I said that I would lock down the thread if it got more ridiculous. What came afterwards was a critical view of freedom of speech, a split in the deaf leading the blind.

    What is very clearly displayed to me is that some pubescent males have a rough time looking in the mirror, are very self centred (the thread owner is English, otherwise I would have written centered) and have a low level of respect for their potential prey. I think that deserves a spanking, and did so verbally. Judging from the responses, I think the message got through. Human beings learn in two ways, repetition and pain or fear. As many young players are not into repetition, I use alternate methods that also work..............................

    I would not be me without offering a solution however. Mr. Mambo, you need to do some research. If you look up my posts on Circle of breath and daily routine you will find what I consider to be "universal truths" (although as I posted, they are probably just perceptions). They are pretty safe for any level of trumpet maturity. My second suggestion is to play duets with other players (for free). Ensemble playing is the quickest way to learn. We see our own problems as well as those from the others.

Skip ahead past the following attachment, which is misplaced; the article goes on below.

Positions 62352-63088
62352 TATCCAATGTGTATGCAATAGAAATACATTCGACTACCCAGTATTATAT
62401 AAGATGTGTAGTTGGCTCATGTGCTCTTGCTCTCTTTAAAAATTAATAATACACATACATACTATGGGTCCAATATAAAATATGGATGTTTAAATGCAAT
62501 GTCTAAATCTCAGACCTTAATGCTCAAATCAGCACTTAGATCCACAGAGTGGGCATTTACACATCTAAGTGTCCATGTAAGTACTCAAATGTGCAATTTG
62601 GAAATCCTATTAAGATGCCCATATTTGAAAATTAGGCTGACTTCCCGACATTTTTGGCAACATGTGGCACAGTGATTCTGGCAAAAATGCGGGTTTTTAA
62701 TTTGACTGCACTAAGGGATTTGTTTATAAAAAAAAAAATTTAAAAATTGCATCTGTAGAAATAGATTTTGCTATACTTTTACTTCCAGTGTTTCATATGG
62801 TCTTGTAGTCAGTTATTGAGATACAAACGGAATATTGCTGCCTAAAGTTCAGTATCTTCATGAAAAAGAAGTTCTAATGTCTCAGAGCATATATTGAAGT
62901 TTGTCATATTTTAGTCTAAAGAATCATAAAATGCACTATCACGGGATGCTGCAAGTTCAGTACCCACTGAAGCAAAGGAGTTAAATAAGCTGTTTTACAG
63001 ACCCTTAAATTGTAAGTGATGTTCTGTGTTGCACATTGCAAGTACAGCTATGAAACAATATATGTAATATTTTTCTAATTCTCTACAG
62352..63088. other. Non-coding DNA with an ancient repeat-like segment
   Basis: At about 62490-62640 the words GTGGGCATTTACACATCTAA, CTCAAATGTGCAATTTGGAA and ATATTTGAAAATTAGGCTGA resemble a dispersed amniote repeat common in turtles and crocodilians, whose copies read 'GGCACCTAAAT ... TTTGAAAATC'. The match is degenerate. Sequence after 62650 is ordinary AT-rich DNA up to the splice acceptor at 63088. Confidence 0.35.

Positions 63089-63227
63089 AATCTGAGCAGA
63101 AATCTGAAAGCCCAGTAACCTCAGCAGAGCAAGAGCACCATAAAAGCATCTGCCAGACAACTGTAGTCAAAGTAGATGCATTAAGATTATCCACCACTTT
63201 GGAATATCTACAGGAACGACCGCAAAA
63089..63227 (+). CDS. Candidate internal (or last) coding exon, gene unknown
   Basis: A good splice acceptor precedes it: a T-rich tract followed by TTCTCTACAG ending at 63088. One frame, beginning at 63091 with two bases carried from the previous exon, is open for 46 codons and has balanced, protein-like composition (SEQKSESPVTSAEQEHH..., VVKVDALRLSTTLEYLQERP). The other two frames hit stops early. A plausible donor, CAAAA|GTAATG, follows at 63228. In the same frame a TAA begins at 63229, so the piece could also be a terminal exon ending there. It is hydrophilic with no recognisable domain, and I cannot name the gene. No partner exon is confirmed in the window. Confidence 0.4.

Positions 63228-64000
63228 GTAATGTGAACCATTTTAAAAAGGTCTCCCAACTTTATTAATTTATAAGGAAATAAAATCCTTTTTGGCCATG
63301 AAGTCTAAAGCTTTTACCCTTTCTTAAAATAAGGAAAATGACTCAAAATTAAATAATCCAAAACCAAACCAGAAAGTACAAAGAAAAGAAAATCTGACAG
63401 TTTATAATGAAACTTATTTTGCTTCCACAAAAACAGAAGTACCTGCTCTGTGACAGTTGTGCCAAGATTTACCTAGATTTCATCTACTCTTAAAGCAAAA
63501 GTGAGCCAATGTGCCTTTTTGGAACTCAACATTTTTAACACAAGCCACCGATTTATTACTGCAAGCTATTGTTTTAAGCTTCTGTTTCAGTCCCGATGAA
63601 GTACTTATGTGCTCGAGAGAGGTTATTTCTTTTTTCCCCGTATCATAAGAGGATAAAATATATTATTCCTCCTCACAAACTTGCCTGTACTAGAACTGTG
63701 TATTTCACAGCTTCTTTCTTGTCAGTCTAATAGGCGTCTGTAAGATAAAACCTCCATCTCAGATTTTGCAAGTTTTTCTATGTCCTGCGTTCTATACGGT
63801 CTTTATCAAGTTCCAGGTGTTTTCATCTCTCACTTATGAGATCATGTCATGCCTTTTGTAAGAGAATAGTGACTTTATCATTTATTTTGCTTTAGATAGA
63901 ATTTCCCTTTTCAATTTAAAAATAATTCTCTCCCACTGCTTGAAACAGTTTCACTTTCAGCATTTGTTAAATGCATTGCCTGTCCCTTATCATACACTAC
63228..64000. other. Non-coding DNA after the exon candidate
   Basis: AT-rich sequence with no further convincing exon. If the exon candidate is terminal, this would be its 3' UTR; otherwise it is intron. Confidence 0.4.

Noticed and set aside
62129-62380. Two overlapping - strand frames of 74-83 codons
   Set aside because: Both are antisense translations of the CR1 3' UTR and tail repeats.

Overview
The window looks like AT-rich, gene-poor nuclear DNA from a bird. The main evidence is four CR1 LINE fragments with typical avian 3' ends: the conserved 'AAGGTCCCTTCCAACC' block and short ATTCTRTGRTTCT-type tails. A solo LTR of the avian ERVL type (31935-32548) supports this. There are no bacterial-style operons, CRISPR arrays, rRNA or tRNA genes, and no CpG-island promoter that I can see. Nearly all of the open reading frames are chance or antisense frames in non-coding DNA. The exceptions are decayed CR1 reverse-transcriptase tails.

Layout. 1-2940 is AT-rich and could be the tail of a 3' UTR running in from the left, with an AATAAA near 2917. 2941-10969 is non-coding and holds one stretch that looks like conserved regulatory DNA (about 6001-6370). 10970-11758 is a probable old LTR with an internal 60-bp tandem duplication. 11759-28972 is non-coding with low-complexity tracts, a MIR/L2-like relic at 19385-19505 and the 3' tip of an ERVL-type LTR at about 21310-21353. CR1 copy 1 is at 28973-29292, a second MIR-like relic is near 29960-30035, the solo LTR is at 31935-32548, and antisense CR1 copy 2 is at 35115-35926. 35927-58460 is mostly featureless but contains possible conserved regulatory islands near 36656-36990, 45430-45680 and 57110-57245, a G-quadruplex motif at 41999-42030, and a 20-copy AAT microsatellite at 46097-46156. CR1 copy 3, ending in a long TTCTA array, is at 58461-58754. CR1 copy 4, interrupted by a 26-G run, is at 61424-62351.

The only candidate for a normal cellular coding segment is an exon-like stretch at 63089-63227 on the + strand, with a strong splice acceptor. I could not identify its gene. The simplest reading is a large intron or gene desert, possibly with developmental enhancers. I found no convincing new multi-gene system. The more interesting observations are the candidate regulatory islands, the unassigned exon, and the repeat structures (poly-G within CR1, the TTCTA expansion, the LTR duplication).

Third, go to the pharmacy and pick up some "Anhydrous Lanolin". Your slippery tuning slide just needs some heavier grease and this is the cheapest and best that I know of!

    Finally, for those of you that think I am unnecessarily tough: go to any successful high school sports program and listen to the coach during training. If your eyes and ears are open, you may discover something very significant about pedagogy and adolescence.
  7. RHSbigbluemarchingband

    RHSbigbluemarchingband Mezzo Piano User

    Jan 17, 2009
    You make a lot of very good points in that post, I take back what I said about your points being harsh, I guess I just needed you to put what you said in a different perspective.

    Thanks, good lessons right that there in that post!
  8. straduser21

    straduser21 New Friend

    Jul 2, 2009
    St. Louis, MO
    If your free lessons didn't go well, don't pursue it. Practice, and take the time to be a kid. You don't need to worry about jobs yet. Try the lessons later, with more experience under your belt.
  9. Mamba21500

    Mamba21500 Piano User

    Feb 26, 2009
    It's not the lessons that didn't go well, it's the fact that the students parents are WAY over protective.

    And Rowuk, sorry about what I said, I guess your post just urinated me off, the tone of your last post was much helpful.
  10. straduser21

    straduser21 New Friend

    Jul 2, 2009
    St. Louis, MO
    I see. Did you do them at their houses or at school? I can see the home lessons not going as well, but staying after school or during band when nothing else is happening would be a good time to take some lesson time, in my opinion.